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First Drafts are Ugly

First drafts are the roughest, ugliest pieces of writing you will write.



Being proud of writing a story or poem fast is okay, and you should be. Get it down on paper while it's still in your imagination. That's the way to do it! But, remember that this first writing is a draft, not a finished product. It's probably not ready for feedback.

*Bullet*First drafts

First drafts are the roughest, ugliest pieces of writing you will write. All writers begin their story at this same starting place. This is how they end up with good second and third drafts. The last draft is polished and shined to a point where it is unrecognizable from the first rough draft. The last draft will be the book with the well designed cover that's sitting on your coffee table. It may be the fifteenth! It takes time, but you will get there!

Some writers expect to produce perfect, publishable first drafts. They are loading a heap of stress upon their shoulders unnecessarily, and their self-confidence will take a huge hit when the feedback comes in. Don’t let it happen to you.

The first draft is the writing of the basic story. Don’t worry about grammar rules or spelling. Get it all down on paper while you can. Then leave it there. Don't post it publicly and don’t touch or read it for a period of time. Write something else or go for a walk. Your muse will thank you.

If you post first writings immediately you're setting yourself up for disappointment. Posted work will be reviewed, and this is not the time for a review.

*Bullet*Second draft.

Is the plot line strong and consistent? Are the characters ready for prime time? Does the action take place before the reaction to it?

After a day or two go back and start crossing out those extra words and sentences you don’t need. You know the spelling, punctuation and grammar rules you threw out the other day? Go back and pick them up now. Edit the work, correct the spelling and join sentence fragments. If you use a Word Perfect program, it has a grammar check under Tools, use it. Don’t change things too quickly just because it suggests something though. It offers suggestions, but it’s up to you to know when it needs changing. Sometimes the suggestions it makes are not suitable at all!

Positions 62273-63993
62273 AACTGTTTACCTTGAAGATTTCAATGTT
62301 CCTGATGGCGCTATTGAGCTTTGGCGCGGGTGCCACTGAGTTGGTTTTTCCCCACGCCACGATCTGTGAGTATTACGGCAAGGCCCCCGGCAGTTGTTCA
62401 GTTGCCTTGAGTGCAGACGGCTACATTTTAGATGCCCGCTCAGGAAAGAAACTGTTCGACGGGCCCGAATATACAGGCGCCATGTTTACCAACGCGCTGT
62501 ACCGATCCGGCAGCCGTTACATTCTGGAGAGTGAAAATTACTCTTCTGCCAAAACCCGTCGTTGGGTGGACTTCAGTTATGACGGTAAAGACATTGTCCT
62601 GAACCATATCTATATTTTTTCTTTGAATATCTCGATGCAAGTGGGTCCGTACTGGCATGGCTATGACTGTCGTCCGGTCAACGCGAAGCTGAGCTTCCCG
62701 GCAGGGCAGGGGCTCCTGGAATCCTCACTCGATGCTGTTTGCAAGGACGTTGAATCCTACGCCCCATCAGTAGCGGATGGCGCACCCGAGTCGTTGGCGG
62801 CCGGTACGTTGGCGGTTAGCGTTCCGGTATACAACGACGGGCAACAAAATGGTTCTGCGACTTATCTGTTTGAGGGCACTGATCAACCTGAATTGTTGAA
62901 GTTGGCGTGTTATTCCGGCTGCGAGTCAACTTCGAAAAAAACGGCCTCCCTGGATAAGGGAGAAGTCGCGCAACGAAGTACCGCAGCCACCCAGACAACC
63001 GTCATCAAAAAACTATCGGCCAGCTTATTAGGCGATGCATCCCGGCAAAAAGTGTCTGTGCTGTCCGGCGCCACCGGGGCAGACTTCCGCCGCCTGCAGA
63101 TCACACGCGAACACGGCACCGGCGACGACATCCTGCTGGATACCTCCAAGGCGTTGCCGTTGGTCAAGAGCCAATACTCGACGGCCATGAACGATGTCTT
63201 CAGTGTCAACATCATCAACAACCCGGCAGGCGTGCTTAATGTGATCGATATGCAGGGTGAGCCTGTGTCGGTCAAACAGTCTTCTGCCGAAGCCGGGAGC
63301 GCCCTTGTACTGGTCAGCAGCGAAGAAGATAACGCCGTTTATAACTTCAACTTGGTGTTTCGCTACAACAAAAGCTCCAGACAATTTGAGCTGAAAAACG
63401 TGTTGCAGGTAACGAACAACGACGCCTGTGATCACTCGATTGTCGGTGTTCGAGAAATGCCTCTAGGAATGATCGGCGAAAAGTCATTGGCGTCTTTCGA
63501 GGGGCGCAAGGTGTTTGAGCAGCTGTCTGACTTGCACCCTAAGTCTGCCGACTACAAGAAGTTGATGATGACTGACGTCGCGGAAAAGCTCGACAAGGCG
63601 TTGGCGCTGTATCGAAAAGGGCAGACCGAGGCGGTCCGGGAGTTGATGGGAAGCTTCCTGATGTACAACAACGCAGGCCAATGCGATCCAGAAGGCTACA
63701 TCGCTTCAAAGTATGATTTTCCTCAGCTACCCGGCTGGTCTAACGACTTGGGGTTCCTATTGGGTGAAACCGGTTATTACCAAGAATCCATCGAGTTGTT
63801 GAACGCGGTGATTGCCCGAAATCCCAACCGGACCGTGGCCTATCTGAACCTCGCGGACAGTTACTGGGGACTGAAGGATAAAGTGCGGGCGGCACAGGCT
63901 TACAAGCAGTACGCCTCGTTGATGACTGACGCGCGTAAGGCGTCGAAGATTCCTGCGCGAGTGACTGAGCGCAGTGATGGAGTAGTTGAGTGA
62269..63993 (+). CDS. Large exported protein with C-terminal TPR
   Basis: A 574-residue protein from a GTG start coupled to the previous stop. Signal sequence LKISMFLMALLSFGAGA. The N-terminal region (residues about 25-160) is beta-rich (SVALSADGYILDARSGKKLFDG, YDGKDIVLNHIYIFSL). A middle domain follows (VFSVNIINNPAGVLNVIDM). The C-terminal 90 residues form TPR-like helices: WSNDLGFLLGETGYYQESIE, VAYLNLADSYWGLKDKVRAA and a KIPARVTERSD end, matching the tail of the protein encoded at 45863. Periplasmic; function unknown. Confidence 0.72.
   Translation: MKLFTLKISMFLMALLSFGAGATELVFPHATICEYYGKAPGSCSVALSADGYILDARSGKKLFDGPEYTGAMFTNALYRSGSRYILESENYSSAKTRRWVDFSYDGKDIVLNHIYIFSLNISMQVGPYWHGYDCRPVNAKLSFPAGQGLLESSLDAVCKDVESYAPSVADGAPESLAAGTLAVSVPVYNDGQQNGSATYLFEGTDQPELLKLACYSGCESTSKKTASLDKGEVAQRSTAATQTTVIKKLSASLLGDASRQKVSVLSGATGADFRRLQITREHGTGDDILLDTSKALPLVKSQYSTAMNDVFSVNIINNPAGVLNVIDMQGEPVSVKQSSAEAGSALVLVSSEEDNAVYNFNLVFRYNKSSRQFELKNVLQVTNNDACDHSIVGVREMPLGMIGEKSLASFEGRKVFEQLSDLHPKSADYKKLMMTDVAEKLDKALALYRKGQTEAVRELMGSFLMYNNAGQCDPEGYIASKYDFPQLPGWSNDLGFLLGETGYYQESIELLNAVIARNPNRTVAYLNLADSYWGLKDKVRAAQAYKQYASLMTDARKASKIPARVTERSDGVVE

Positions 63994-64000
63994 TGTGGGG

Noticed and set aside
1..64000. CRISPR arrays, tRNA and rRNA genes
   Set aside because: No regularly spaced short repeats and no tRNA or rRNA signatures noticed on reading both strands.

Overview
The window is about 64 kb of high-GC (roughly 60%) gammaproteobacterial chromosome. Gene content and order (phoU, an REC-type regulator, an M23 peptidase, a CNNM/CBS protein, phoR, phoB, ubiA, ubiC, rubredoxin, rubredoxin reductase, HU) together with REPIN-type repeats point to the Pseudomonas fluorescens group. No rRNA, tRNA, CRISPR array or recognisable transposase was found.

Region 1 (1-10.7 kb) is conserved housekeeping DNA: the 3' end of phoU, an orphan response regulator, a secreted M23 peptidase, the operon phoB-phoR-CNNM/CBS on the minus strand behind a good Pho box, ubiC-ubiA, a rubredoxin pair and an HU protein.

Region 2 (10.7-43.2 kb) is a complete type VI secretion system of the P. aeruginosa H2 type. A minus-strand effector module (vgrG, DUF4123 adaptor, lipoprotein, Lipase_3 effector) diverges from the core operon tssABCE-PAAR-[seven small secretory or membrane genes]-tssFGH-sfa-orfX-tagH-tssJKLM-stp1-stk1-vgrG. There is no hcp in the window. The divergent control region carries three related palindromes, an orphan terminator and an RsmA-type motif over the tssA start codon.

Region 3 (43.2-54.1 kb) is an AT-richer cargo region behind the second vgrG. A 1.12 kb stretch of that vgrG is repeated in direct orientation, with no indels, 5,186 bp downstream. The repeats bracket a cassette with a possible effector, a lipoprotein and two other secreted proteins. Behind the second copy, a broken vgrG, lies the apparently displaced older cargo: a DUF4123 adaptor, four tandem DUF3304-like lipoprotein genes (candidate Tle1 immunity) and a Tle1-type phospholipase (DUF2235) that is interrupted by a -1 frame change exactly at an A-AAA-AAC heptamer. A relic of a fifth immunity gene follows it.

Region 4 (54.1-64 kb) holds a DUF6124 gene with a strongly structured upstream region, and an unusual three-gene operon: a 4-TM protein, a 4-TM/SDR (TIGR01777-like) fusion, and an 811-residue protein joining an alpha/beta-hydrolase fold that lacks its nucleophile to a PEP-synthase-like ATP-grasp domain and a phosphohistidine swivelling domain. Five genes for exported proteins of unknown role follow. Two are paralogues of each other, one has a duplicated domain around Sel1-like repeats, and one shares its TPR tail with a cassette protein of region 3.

Do all the editing you can before posting it into your portfolio. Now it’s ready for feedback. It’s important to read your feedback. Did more than one reviewer have the same suggestion? Then it would be wise to look at that particular area again.

*Bullet*Third draft.

Using your feedback as a guide, you can now work on your third draft. You will begin to see it’s much better than the first draft. It will be tighter and will begin to shine. Don’t stop yet though. Look it over with a fine tooth comb; cut out all unnecessary words, and polish it some more. When it’s ready, place it on the review forums again. Repeat this as many times as it takes. Think of it as removing a stain from your favorite blouse or shirt. You don't want to throw it away; you are determined to save it.

A quote from author Anne Lamott,

”The first draft is the child’s draft, where you let it all pour out and then let it romp all over the place, knowing that no one is going to see it and that you can shape it later.” Let your ideas flow the first time you sit down to write that article or story! It’s only when you write those terrible first drafts will you be able to produce really, really great stories! Then you can get them published!


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